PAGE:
All universities have implicit or explicit missions or statements about mission (deep seated beliefs, values and traditions). As we shall see, universities are becoming increasingly explicit about the international dimension of this - the reasons behind international activities; their scope; the outcomes expected; the geographical foci etc. Because of external factors we shall discuss, significant mission shifts can be discussed.


Strengths and Weaknesses

For universities keen to develop their international effort, it is logical they build on and exploit strengths in international market places, rather than expose weaknesses. The consequences of the latter are likely to be severe, and will have knock-on consequences for regional and national business also. The strength of the academic programme and profile is clearly central to this, in terms of the quality of programmes (assessed externally); their breadth (range of disciplines) and depth (sub-degree affiliations through to postdoctoral studies); their flexibility and adaptability to changing international opportunities and threats (in terms of variable delivery mechanisms; learning opportunities; credit flexibility etc.); and strategic alliances with other providers in an international context.

It is apparent that many universities are vulnerable in the international domain because of the above, and also because various elements of their personnel policies and practices (skills, attitudes, incentives, working conditions) or financial policies and practices (income sources and flows; buoyancy; costing and pricing; financial agreements; pump-priming and investment funding etc.) are not up to supporting significant international endeavours. In short, they inhibit good performance on the international scene, rather than support or facilitate it.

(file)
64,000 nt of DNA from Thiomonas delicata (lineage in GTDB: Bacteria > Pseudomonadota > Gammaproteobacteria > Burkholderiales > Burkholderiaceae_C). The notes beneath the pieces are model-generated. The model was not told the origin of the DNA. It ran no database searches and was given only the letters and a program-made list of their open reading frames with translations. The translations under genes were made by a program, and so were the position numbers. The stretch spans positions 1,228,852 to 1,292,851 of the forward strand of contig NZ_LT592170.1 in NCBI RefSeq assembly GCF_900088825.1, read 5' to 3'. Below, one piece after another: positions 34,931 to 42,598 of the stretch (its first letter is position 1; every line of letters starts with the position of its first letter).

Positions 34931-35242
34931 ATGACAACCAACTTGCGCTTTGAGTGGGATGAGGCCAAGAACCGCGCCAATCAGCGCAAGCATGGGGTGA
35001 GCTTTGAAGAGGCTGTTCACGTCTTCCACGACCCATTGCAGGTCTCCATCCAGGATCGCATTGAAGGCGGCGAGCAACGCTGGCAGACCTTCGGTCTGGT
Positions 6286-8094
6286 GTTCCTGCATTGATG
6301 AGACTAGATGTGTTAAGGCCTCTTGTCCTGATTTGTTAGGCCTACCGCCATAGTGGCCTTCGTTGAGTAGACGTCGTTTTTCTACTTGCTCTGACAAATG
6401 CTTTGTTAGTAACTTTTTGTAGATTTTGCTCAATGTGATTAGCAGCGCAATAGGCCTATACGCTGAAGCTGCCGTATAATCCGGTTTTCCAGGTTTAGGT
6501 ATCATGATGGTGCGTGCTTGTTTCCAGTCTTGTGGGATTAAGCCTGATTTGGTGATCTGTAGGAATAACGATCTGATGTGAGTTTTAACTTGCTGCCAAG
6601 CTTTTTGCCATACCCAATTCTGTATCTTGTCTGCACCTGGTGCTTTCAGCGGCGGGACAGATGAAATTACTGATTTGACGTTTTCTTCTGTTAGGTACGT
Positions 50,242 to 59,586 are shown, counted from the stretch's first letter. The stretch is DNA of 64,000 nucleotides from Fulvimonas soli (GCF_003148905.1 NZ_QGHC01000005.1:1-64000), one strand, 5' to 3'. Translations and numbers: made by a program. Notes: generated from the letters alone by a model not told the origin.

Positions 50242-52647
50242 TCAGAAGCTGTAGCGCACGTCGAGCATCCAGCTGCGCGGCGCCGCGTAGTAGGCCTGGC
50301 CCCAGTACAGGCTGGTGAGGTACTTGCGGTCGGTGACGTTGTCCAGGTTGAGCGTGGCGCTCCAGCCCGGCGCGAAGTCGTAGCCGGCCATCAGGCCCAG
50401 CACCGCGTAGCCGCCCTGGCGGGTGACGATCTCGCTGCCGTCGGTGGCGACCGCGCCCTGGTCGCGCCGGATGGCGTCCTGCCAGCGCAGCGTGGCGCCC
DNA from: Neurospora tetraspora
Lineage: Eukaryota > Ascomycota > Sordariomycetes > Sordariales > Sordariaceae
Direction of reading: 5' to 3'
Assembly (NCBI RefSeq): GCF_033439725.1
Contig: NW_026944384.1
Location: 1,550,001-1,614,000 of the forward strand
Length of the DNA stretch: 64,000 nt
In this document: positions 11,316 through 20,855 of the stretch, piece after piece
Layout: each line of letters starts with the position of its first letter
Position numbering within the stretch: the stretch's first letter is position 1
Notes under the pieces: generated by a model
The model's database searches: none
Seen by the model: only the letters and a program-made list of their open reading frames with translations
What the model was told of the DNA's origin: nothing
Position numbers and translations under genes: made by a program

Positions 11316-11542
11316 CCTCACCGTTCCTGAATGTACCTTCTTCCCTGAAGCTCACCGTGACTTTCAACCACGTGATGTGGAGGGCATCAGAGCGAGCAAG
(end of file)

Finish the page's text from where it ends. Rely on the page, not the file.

The delivery of international services, like most market sensitive offerings, probably needs differentiated and specialist organs and roles, if it is to be successfully promoted and sustained. In characteristically devolved institutions, the core of international operations will logically occur at department/faculty levels, which, however, do have entrepreneurial limitations. Hence, we see the evolution of specialist units for the generation of contracts, contacts and intelligence - international offices, vice-rectors with international portfolios, specialised consortia, offshore centres and franchise operations etc. The challenge for institutions is to ensure that such internationally oriented ‘periphery’ organisations are firmly tied to the academic heart of the university, without losing their flair and creativity.


Externally Perceived Image and Identity Externally Perceived Image and Identity

This, in a sense, is a mirror of internationally perceived mission, and the challenge of the university leadership is to ensure that the two are closely aligned. Institutional propaganda which does not correspond to the understanding and perceptions of international clients and stakeholders in terms of pedigree, quality of operations, marketing and ability to deliver, is likely to be in trouble. Institutional leaders clearly have a major role here to ensure image corresponds with reality.

Trends and Opportunities in the Market Place